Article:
Because of these learned skills, many of the PBHCI grantees are ahead of the curve on community connectivity and in becoming Medicaid health homes.
As part of providing and promoting integrated care, grantees form relationships across their community, including building partnerships with hospitals, aligning with universities and research centers, engaging with accountable care organizations, and strengthening community partnerships in new ways. For example, The Kent Center, a grantee in Rhode Island, partnered with their local YMCA on a wellness program to encourage clients to exercise.
Connecticut Mental Health Center just received a three-year grant from the Patient-Centered Outcomes Research Institute (PCORI) to determine the impact of integrated care in their community, which will connect them with researchers at Yale University and other health and social services agencies across their area.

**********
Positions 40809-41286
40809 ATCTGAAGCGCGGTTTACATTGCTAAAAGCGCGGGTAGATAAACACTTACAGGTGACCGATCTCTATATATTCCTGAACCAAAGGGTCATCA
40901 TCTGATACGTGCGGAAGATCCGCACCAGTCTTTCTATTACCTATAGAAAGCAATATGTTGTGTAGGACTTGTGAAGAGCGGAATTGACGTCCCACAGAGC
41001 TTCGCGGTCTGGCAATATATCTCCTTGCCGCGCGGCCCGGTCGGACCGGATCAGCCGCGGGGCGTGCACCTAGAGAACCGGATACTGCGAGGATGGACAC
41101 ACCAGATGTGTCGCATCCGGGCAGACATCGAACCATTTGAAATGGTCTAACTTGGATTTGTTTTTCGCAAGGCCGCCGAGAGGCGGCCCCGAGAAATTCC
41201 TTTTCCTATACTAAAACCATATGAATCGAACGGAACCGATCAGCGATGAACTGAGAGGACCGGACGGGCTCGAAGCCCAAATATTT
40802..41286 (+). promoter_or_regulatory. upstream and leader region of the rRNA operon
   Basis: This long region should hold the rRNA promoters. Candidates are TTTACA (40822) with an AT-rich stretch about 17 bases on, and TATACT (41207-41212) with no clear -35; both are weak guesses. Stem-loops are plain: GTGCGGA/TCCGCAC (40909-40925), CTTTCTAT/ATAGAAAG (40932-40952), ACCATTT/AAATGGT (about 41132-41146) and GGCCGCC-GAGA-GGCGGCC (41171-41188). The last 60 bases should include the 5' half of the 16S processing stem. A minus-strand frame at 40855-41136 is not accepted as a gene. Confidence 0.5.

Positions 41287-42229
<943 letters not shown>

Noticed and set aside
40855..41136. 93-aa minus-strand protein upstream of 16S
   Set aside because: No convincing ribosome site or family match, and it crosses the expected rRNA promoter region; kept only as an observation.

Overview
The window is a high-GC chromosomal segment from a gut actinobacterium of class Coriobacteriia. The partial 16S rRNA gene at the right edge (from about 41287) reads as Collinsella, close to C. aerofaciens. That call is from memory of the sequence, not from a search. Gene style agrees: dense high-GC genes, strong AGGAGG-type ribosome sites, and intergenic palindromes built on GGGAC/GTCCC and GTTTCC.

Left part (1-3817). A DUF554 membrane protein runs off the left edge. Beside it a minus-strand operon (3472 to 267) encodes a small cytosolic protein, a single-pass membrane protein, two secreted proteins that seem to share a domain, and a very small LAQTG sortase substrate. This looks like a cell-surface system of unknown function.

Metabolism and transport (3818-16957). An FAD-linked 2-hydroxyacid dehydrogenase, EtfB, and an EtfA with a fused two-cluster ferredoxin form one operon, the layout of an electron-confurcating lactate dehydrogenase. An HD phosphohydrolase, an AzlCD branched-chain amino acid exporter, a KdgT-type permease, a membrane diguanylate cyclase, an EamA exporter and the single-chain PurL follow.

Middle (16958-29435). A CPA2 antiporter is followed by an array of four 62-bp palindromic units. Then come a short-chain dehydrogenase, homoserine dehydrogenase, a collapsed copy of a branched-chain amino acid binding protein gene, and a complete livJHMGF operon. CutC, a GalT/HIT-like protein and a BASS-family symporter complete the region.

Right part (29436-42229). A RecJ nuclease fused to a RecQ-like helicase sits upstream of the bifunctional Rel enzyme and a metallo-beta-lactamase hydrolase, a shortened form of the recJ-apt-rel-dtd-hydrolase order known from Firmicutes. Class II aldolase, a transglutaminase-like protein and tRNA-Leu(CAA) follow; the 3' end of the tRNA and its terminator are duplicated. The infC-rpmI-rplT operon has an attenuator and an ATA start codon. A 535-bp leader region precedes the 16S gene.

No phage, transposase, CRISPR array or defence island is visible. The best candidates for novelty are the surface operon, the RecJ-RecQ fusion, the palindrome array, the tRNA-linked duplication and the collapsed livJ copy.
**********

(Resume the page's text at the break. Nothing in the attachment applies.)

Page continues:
Grantees are also ahead of the curve in becoming health information exchange organizations (HIOs), which facilitate access to and retrieval of clinical data across multiple healthcare providers to provide safe, timely, efficient, effective, equitable, patient-centered care.
PBHCI grantees are well positioned to take advantage of Medicaid health homes and in becoming health home providers, especially grantees in states with Medicaid state plan amendments that focus on serious mental illness, including Maryland and Ohio. A recent study on patient-centered medical homes shows that these kinds of models improve overall client and staff satisfaction. Transitioning to a health home requires hard work and adequate training to ensure all staff and clients understand the role they play in a health home and their mutual responsibilities to work towards positive behavior changes.
For more information on implementing health homes, visit www.integration.samhsa.gov/integrated-care-models/health-homes
Change Takes Time